Negotiating for Optimal Work–Life Balance
Before entering into job negotiations, women should determine how much they expect to earn and what type of work situation would be most advantageous for all parties.
Gender in Job Negotiations: A Two-Level Game
Hannah Riley Bowles and Kathleen L. McGinn
Harvard Business School, Working Paper No. 08-095
Make no mistake: Gender bias plays an important role at the negotiating table for female job candidates. Studies have shown that women are expected to be more agreeable than men, can appear too aggressive if they push hard at the beginning of the hiring process, and may face future career limitations if work arrangements do not provide flexibility for managing family commitments. Women often need to perform two sets of negotiations — one at work and one at home with a domestic partner — to achieve needed balance. Fortunately, many employers today are willing to offer flexible arrangements in order to attract and maintain top female talent. The authors of this paper provide insight on how best to negotiate an appropriate work–life balance without sacrificing equal pay. They suggest negotiating for flexible work scenarios during the hiring process, conducting research on the appropriate pay range for the position rather than asking peers for salary advice, and focusing on firms that enable employees to customize their work schedule to manage family commitments.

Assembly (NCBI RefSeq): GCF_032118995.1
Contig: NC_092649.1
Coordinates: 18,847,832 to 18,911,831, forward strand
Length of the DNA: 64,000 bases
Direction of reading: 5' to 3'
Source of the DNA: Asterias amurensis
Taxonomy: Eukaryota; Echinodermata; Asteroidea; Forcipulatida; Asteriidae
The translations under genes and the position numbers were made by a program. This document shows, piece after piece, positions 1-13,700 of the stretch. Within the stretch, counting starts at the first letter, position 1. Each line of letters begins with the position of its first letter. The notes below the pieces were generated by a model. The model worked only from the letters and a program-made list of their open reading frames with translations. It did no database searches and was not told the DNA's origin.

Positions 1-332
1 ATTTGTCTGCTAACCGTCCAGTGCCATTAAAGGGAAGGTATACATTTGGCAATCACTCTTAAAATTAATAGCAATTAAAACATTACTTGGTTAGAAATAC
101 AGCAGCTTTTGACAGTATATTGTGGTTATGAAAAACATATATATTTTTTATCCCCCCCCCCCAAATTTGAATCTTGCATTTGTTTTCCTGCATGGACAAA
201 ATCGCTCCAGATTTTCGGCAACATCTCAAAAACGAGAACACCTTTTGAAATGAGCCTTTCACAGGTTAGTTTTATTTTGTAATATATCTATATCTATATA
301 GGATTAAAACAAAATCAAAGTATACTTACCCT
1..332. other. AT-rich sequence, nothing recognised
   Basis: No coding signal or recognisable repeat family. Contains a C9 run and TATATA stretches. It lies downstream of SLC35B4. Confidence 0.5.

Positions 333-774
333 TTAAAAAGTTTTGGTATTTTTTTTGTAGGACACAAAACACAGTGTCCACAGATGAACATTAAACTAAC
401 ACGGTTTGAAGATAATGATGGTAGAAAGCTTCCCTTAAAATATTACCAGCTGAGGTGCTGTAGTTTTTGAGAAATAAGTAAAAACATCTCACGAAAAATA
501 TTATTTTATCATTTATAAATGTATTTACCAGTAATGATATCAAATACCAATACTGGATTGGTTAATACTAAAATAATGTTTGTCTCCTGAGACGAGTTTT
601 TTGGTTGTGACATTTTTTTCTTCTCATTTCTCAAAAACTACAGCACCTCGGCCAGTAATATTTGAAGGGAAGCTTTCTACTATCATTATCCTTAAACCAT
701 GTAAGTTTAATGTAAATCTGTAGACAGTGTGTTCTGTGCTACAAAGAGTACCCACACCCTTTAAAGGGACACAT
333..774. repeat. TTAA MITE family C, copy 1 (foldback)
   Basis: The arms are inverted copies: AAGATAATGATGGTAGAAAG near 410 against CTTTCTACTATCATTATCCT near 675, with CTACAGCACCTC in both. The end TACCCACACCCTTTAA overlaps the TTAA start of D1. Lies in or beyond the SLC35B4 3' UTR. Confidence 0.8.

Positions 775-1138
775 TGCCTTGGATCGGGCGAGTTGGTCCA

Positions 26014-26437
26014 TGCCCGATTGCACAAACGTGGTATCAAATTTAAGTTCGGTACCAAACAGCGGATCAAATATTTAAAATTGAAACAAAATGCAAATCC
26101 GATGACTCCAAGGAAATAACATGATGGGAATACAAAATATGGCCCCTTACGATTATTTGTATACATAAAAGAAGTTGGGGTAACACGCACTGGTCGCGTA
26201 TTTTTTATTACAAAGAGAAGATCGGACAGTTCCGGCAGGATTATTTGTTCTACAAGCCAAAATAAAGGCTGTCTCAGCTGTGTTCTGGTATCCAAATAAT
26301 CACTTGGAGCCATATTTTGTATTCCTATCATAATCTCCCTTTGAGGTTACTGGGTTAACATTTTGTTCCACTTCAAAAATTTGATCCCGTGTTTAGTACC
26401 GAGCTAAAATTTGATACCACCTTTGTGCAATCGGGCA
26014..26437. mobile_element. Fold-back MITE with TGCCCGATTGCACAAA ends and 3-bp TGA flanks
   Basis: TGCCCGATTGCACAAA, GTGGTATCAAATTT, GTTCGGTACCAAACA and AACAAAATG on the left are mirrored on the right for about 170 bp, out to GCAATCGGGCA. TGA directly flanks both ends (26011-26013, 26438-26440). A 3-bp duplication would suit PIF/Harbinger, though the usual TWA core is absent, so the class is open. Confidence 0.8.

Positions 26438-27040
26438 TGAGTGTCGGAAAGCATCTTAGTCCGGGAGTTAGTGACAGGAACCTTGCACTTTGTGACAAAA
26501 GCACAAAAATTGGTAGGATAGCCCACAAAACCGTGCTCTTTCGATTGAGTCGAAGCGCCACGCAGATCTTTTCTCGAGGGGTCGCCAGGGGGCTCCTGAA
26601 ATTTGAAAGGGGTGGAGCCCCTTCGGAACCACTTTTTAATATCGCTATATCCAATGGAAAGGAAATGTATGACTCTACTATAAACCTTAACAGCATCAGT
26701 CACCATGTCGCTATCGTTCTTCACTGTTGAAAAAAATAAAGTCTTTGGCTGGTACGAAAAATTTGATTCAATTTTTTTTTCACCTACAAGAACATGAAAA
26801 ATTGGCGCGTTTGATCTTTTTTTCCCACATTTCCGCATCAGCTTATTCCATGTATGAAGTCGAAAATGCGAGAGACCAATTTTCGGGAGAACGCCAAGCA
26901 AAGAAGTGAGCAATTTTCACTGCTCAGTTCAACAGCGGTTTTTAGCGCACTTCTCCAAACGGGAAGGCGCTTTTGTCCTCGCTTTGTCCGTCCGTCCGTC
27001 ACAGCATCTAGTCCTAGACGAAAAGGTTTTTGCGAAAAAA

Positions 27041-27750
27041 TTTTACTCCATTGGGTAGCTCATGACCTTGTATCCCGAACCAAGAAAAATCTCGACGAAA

Before entering into job negotiations, women should determine how much they expect to earn and what type of work situation would be most advantageous for themselves, their employers, and their family commitments.